Linking these examples is the simple fact that in each one bankers used opacity to take advantage of customers and other market participants.
Manipulating energy pricesThreat of a £290m fine from the Federal Energy Regulatory Commission for allegedly attempting to manipulate the price of electricity in California between 2006 and 2008. Barclays and four former employees – Daniel Brin, Scott Connelly, Karen Levine and Ryan Smith – were said to be buying or selling enough electricity to make the bank's positions in the swaps markets more profitable through moving the price up and down on the Intercontinental Exchange (ICE). ...Note: if banks were required to provide ultra transparency and disclose on an ongoing basis their current global asset, liability and off-balance sheet exposure details, this type of behavior would be immediately exposed.
Manipulating interest ratesBarclays was the first major bank to be fined for manipulating the benchmark Libor rate – initially to boost profits and later to protect its financial position – but it is unlikely to the be last. The Financial Services Authority has admitted it is looking at seven other financial firms and as many as 16 banks. Other firms are co-operating with regulators around the world. The bank has been named in class action lawsuits in the US and the Serious Fraud Office is investigating.Note: ultra transparency would both reopen the interbank lending market and allow market participants to calculate Libor independently.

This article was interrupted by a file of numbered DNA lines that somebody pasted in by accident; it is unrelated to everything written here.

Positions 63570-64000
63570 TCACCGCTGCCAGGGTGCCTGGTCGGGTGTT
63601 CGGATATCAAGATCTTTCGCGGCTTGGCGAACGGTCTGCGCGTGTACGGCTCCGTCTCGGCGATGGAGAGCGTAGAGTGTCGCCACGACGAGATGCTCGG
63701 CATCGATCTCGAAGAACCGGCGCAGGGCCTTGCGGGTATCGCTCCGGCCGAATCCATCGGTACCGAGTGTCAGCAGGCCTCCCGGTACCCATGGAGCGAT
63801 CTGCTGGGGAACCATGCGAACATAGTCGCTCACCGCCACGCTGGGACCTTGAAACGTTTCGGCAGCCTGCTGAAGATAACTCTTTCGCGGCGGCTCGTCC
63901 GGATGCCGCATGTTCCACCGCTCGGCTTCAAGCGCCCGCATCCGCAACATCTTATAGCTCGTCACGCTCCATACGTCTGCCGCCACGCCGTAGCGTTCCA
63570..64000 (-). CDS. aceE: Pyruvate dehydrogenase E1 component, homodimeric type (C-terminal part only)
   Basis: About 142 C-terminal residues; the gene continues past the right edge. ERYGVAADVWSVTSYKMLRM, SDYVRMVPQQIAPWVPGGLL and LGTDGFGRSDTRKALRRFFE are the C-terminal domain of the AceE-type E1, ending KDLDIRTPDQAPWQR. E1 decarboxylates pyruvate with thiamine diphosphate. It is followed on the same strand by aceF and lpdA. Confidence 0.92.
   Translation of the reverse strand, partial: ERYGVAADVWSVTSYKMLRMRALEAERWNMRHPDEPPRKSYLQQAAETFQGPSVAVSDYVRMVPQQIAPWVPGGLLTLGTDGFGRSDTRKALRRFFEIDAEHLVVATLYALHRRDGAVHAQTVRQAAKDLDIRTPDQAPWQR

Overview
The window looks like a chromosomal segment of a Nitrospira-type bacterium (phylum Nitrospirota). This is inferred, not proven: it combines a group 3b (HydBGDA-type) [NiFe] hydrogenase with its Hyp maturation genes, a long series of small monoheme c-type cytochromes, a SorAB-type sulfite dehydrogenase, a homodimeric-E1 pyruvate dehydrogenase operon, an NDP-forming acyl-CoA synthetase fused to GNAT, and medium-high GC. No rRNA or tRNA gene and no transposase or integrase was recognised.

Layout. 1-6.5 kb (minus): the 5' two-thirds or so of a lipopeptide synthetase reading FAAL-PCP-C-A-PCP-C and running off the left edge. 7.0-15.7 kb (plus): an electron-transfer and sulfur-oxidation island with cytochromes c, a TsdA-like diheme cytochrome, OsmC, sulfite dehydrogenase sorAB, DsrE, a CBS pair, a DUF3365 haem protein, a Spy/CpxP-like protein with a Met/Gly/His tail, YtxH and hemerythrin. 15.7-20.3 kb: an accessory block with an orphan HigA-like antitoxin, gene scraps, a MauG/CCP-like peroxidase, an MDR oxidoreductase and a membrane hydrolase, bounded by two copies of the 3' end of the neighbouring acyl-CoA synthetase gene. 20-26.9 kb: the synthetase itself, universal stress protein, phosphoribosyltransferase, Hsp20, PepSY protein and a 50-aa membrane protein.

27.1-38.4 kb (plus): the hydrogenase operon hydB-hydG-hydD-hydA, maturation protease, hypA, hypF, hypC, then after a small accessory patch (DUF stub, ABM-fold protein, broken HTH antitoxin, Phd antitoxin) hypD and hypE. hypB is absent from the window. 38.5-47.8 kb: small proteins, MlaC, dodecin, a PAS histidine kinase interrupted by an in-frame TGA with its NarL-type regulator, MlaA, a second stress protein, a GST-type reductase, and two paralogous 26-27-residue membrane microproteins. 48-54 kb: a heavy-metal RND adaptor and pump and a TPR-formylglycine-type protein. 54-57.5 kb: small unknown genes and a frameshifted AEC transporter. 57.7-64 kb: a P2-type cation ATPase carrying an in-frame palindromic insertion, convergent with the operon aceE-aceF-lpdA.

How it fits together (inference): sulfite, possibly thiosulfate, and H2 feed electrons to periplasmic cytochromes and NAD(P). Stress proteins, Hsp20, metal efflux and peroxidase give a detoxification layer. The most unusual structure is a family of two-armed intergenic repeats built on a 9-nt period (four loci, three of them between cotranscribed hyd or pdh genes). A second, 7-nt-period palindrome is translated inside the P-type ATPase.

Mis-selling interest rate swapsBarclays has set aside £450m to cover the cost of the latest mis-selling scandal. Small businesses, including fish and chip shops, were sold sophisticated interest rate swaps as a way to protect them against interest rate rises, often as a condition attached to a loan. The rate rises did not happen. Barclays is part of an industry-wide agreement to compensate customers.
Libor/interest rate swap mis-sellingA high court judge this week concluded that Bob Diamond, the chief executive who quit over Libor, and other Barclays bankers should appear in court to explain what they knew about the manipulation of the key rate in a case brought by Guardian Care Homes about mis-selling of rate swaps.
Mis-selling payment protection insuranceBarclays has just set aside a further £700m to cover the cost of PPI claims – taking its total bill to £2bn. Lloyds, which could make another provision when it reports on Thursday, has set aside £4.3bn. Royal Bank of Scotland's bill stands at £1.3bn, HSBC's at £1.1bn and Santander's at £500m. Customers were sold PPI alongside loans to cover sickness or unemployment but the insurance was not needed and did not pay out.